This might be easy for storage management and for backup management. But you have to consider the ancillary impacts that this might have on the overall environment.
The greatest impact will be the impact that each VM has upon another VM.
This is where we need to h ave a full understanding of all of the components involved in our virtualization infrastructure and how all of those components interact and affect each other.
Here is the statement that began the idea for putting this to blog:
"We were hoping to create a "big" LUN, store all our Hyper-V Guests on that LUN, assign the LUN to several HOSTS, and access the Guests that way."
Now, the response:
That is all fine, good, and noble - but you may want to reconsider.
Even VMware has had the recommendation (for a great number of years now) of no more than 10 VMs per LUN (they consider this a 'rule of thumb' that is taught in class).
Why? Disk IO.
You have to balance the disk IO demands of the VMs stored on the LUNs.
If you have VMs with a bunch of disk IO all happening at the same time they end up impacting each other.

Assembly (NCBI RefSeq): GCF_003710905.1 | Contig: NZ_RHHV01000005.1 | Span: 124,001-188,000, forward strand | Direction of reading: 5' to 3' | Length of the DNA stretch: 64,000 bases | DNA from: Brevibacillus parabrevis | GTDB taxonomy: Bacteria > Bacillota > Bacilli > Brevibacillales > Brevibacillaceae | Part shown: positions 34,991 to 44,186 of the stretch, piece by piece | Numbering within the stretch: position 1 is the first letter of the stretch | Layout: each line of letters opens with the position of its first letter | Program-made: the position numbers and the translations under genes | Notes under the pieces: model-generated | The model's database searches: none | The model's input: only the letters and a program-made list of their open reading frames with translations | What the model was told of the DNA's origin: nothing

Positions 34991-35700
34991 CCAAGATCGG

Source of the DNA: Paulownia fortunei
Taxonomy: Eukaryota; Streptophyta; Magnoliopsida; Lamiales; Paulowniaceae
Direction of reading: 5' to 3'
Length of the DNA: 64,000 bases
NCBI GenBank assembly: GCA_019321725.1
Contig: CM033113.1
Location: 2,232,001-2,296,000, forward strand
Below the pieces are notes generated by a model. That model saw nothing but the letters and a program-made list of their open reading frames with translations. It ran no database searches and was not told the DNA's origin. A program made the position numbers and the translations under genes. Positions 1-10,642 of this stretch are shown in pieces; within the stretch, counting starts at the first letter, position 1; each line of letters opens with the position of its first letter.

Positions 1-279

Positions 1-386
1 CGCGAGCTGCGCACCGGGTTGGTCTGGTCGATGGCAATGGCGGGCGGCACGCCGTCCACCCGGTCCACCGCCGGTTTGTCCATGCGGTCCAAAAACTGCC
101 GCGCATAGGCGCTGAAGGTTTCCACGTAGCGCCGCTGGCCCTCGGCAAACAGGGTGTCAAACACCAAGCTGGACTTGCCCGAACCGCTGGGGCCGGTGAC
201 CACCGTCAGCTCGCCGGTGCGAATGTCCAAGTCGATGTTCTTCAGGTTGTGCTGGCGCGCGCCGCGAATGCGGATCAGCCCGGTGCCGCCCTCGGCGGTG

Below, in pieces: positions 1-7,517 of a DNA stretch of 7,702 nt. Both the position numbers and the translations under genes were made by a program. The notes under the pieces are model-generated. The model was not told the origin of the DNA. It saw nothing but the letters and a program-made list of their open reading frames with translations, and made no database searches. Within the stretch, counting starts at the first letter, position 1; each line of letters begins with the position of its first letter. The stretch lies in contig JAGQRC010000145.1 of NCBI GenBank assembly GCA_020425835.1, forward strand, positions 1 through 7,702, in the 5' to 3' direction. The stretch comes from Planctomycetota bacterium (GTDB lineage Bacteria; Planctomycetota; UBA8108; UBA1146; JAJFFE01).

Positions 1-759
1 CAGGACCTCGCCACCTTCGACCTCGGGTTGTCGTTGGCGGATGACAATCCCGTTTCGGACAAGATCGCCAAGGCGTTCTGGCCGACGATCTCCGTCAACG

For example - you always split out your SQL databases from the temp log, from the OS - for the same reason.
In this case you have different considerations - VM1 will impact VM2.
An easy test you can do at home:
With many VMs on a single LUN, boot one and wait for Integration Services to report some data from within the VM (Integration Services loads late in the stack so it is a good measure that the VM is nearly done booting).
Be sure to time it.
Now, repeat the test, this time with 4 VMs all at once.
Don't stop timing until all four are up, then get your average time to boot.
All that disk reading and page file building created massive disk IO.
Just something to think about as you plan your infrastructure.
Thursday, December 4, 2008
BTW - the Microsoft recommended configuration is a dedicated Host management NIC that is not associated with a virtual switch.
I have pulled this from a real example that I helped some with and have tried to protect the innocent.